When you pull your roast out of the oven, let it rest for at least 15 minutes. You can wait longer, but make sure it stays above 140°F until serving. I leave my thermometer in the roast as it sets to make sure I’m not risking letting it get too cool. This little rest period will help allow the juices to return to the center of the meat and take some of the flavor of the rub along with it.
Serving your Butt:
It’s really quite simple, the butt will be fork tender, so you can use a couple of forks to pull it apart. I did this right at the table in a serving dish because I wanted to show off how beautiful the roast was and let people have the option of grabbing some of the deliciously crisp fat from the top, but you can always shred it prior to bringing it to the table if you prefer.
Diversifying your Butt:
After you’ve served it once, you’ll hopefully have leftovers. My favorite leftover options for shredded pork are to make pulled pork nachos, carnitas tacos, or add bbq sauce and put it on a bun. And one that I haven’t tried but plan to is to make Banh Mi sandwiches.
When I say easy, I mean it. So easy that I’m even going to use the microwave once (gasp!). If you want to make it harder, feel free to replace the microwave with oven use any time you want! Some of these won’t be innovative, but they will be delicious and easy, which is what I think we’re all going for on the day of a tailgate whether you’re headed to campus or staying in the back yard. Not to mention this is a rare occasion online when you'll get 5 recipes in one place without a bunch of ads and clicks!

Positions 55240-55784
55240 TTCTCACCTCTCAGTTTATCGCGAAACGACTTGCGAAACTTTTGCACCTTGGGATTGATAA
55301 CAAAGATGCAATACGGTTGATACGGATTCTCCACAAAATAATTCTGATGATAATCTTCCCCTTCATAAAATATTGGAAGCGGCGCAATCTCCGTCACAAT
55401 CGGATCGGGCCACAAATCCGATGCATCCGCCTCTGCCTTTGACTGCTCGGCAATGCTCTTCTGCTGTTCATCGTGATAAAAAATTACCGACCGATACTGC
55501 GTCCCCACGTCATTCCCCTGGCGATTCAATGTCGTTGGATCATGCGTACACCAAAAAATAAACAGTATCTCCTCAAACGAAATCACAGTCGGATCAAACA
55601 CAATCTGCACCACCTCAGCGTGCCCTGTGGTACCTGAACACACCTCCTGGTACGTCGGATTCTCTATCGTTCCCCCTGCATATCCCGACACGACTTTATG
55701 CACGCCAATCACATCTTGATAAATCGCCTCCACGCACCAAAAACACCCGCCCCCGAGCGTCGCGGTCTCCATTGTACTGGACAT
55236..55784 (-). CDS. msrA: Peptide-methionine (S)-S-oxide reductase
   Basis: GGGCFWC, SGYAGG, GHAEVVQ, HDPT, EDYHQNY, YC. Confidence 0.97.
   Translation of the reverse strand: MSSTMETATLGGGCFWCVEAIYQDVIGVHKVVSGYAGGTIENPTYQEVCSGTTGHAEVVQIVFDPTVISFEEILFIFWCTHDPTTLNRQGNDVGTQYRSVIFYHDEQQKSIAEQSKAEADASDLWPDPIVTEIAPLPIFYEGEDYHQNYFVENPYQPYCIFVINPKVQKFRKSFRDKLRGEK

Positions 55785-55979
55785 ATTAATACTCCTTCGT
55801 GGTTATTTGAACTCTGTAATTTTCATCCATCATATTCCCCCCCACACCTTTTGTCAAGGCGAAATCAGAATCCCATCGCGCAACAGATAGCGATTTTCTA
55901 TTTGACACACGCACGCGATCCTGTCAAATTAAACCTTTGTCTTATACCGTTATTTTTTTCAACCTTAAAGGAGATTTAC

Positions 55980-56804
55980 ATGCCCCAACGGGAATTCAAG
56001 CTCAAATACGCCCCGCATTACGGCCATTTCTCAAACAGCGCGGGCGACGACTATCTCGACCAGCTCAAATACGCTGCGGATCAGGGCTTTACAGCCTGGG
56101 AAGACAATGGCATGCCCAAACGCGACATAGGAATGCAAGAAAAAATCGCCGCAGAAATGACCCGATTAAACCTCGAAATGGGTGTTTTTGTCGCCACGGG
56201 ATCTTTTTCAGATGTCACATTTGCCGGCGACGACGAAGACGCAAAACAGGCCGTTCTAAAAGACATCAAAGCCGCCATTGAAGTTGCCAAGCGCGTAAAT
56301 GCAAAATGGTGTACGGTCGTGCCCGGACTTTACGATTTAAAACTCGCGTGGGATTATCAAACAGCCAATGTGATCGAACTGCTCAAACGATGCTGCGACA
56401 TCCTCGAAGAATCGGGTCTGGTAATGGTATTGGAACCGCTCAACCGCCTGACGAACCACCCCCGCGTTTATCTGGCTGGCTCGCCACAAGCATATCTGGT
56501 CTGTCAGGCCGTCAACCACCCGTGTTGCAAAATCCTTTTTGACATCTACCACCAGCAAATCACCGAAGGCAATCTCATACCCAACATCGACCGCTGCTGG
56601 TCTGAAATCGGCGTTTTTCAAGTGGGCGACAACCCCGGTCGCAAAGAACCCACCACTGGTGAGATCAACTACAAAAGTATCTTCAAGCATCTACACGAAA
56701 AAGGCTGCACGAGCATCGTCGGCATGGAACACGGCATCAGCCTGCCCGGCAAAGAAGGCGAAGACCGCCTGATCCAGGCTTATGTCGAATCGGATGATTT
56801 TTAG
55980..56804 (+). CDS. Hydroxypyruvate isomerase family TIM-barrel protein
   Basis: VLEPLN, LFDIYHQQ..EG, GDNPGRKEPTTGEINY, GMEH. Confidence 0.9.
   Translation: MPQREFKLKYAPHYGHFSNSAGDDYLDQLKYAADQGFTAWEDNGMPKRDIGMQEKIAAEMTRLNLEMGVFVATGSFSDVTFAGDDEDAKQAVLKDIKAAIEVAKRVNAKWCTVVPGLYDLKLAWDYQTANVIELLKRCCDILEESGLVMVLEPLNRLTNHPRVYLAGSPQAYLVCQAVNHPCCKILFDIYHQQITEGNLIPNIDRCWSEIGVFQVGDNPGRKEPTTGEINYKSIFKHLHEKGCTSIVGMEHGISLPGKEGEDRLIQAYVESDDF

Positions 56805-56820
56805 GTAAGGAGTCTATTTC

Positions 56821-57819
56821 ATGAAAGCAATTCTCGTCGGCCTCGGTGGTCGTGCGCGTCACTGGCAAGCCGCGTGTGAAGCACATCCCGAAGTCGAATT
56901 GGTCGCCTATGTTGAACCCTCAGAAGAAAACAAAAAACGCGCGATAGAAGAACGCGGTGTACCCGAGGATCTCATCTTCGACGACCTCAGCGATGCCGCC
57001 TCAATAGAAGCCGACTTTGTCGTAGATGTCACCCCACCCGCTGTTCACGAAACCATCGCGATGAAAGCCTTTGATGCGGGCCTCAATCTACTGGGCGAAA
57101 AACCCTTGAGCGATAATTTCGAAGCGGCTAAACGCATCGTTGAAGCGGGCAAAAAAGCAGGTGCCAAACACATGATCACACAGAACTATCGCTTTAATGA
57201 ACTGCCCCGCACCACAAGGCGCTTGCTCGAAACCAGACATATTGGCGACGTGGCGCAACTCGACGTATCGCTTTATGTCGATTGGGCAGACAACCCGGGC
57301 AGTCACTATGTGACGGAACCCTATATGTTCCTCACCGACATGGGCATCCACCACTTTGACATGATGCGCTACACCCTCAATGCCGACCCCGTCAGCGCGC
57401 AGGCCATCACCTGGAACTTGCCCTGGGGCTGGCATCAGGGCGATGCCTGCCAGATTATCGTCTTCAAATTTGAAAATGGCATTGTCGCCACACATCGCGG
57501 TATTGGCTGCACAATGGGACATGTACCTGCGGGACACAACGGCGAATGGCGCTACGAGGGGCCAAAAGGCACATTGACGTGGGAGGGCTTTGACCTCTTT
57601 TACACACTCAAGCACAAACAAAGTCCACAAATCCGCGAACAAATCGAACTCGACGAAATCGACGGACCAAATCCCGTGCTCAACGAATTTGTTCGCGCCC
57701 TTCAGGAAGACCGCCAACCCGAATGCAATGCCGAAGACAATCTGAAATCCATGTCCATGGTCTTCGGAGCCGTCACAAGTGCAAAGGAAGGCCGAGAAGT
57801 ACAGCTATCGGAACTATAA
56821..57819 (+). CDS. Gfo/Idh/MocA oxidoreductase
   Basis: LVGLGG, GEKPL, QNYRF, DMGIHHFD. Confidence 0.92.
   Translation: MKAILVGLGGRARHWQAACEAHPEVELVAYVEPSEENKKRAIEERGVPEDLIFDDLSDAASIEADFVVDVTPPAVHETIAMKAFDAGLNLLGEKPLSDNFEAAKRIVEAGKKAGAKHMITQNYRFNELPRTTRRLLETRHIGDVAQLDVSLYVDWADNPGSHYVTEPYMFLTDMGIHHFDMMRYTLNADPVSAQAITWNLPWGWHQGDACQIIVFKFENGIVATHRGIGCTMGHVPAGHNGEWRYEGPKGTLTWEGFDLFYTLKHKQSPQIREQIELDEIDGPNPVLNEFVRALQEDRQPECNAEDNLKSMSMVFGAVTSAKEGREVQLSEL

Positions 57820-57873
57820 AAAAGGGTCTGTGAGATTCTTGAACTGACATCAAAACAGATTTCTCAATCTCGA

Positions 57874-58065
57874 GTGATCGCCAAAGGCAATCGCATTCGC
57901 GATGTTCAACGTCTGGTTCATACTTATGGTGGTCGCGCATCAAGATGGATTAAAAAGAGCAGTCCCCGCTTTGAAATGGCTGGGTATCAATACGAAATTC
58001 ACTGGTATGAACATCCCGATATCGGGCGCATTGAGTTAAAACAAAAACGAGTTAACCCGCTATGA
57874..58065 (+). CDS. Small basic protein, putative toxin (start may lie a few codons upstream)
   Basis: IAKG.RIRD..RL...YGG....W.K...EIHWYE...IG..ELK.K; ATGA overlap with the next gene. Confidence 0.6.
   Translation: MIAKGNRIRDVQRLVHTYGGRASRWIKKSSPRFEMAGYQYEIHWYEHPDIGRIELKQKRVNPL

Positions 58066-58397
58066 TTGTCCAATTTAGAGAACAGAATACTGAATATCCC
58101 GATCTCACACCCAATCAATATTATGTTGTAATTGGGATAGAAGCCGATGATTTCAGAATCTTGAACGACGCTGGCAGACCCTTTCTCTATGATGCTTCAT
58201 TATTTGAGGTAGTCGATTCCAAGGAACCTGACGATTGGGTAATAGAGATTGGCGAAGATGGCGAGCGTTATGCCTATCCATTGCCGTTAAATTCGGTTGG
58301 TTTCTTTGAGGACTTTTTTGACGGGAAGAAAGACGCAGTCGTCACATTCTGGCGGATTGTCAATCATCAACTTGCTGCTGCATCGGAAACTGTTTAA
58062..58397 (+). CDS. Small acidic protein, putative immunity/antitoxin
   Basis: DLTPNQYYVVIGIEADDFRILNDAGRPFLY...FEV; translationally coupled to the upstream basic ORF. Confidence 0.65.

Let’s go easiest to hardest here:
Chorizo Queso Dip: This may be the simplest recipe of all, and who doesn’t love cheese?
Chorizo Nachos: The fun thing about nachos is that you can pick and choose what to put on them, but here’s a blend I really like.
Pulled Pork Crostini: This is great for a bite-size bit of deliciousness that combines sweet with meat and a little bit of heat! You can even replace the Crostini Cracker with a Cheese Whisp if you want to have a keto-friendly or low carb option.
Loaded Baked Potato Snackers: This recipe will take a little longer (50 minute) but is still super easy! It’s a simple take on a classic appetizer that people are sure to love. You can really top it with any meat you like, but what is better than bacon?
Teriyaki Pork Kabobs: This is another great combination; zesty, fruity flavors combined with teriyaki glazed pork. This one takes a little more prep and ingredients, but it's worth it!
You may have noticed the pork theme here. You should check out all our great pork products for your next tailgate! You can order online and we'll get them to you ASAP!
Sarah grew up raising pigs on her family farm. She has spent most of the last 15 years studying and teaching about meat, animal welfare, and food safety. She has a passion for pigs, pork chops, and teaching. It is her goal to help meat eaters understand what they're buying and how best to cook it, all the while getting into the nerdy nitty gritty details about meat and animals.